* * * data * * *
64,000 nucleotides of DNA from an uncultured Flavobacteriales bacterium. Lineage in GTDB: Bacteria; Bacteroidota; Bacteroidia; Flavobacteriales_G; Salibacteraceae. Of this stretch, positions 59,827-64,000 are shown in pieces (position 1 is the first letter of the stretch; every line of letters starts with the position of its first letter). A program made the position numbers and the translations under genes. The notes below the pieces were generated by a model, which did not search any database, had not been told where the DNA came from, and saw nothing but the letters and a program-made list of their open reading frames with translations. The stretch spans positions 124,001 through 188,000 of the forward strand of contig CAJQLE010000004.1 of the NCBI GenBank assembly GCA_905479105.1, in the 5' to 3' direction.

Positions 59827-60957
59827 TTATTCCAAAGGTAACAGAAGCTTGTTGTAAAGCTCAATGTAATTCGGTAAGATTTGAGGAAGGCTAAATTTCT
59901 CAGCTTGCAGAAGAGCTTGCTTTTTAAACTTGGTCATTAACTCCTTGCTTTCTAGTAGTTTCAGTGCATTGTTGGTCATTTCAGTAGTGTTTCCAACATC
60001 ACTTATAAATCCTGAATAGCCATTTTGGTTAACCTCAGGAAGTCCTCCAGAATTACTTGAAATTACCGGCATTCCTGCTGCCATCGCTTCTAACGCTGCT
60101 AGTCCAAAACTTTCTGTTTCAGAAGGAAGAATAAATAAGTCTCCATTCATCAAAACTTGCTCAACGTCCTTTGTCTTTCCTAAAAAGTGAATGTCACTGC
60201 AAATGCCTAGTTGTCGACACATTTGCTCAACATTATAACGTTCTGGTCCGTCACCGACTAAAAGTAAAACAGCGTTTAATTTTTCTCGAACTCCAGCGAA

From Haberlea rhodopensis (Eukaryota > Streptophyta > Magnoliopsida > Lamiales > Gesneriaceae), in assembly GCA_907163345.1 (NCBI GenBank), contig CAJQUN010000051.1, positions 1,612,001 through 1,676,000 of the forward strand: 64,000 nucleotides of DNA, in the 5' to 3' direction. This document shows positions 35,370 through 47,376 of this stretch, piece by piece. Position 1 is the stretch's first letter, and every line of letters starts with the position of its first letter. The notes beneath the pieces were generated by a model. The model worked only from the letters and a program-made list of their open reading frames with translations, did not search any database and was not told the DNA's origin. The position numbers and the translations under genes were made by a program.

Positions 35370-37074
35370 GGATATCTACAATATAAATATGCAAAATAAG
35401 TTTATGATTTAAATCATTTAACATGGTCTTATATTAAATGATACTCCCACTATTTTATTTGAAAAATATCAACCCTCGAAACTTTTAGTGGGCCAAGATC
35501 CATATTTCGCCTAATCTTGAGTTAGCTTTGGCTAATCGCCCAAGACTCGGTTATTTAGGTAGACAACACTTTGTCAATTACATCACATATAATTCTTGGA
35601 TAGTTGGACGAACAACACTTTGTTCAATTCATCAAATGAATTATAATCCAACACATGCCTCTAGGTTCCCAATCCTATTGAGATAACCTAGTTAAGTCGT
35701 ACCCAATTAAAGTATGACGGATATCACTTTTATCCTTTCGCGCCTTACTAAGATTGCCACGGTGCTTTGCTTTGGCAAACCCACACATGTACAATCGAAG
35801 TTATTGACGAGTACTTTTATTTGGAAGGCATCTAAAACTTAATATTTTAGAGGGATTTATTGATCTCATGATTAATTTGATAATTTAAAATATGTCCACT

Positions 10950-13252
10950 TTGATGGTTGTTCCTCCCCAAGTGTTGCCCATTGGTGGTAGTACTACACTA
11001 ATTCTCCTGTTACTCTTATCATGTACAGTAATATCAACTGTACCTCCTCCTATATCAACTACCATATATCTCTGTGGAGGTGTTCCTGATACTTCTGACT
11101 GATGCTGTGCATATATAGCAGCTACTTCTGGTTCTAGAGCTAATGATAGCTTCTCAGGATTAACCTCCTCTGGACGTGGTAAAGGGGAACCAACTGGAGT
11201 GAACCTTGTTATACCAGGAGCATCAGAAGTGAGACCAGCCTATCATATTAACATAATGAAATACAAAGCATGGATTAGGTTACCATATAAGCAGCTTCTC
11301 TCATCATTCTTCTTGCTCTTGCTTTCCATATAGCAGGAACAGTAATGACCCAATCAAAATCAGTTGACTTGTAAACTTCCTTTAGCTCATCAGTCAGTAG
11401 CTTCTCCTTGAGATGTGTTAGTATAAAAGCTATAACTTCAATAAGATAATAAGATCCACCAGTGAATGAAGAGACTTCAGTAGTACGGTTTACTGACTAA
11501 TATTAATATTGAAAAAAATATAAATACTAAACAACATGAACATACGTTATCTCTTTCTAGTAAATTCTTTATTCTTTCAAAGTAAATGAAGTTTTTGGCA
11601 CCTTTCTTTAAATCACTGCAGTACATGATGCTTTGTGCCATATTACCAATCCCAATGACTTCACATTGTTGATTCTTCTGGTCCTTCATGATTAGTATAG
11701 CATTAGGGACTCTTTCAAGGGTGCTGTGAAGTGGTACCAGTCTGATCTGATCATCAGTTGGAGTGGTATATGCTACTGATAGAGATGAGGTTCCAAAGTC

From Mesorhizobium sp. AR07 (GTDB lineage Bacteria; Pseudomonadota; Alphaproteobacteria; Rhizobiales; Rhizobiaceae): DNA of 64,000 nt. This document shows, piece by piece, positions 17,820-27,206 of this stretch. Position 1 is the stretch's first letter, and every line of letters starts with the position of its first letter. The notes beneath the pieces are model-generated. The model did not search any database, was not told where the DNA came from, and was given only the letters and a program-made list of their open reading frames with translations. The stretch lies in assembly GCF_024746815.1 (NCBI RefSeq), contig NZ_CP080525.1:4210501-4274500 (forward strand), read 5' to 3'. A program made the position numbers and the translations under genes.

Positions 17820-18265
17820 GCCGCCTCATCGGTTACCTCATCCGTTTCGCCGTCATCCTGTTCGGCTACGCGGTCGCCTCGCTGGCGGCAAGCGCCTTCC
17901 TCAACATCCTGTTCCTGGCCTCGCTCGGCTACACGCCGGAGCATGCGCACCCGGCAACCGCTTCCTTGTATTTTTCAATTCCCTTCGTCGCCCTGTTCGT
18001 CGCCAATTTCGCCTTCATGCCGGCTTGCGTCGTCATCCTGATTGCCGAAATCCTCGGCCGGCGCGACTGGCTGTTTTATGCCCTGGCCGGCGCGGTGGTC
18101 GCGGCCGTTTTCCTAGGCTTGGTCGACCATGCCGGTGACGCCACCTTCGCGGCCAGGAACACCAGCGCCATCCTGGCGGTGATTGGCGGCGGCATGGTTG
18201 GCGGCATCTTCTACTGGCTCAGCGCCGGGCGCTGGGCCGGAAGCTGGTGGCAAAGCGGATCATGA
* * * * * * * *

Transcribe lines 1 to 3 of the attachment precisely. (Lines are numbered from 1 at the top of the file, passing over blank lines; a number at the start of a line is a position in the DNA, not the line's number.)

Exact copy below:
64,000 nucleotides of DNA from an uncultured Flavobacteriales bacterium. Lineage in GTDB: Bacteria; Bacteroidota; Bacteroidia; Flavobacteriales_G; Salibacteraceae. Of this stretch, positions 59,827-64,000 are shown in pieces (position 1 is the first letter of the stretch; every line of letters starts with the position of its first letter). A program made the position numbers and the translations under genes. The notes below the pieces were generated by a model, which did not search any database, had not been told where the DNA came from, and saw nothing but the letters and a program-made list of their open reading frames with translations. The stretch spans positions 124,001 through 188,000 of the forward strand of contig CAJQLE010000004.1 of the NCBI GenBank assembly GCA_905479105.1, in the 5' to 3' direction.

Positions 59827-60957
59827 TTATTCCAAAGGTAACAGAAGCTTGTTGTAAAGCTCAATGTAATTCGGTAAGATTTGAGGAAGGCTAAATTTCT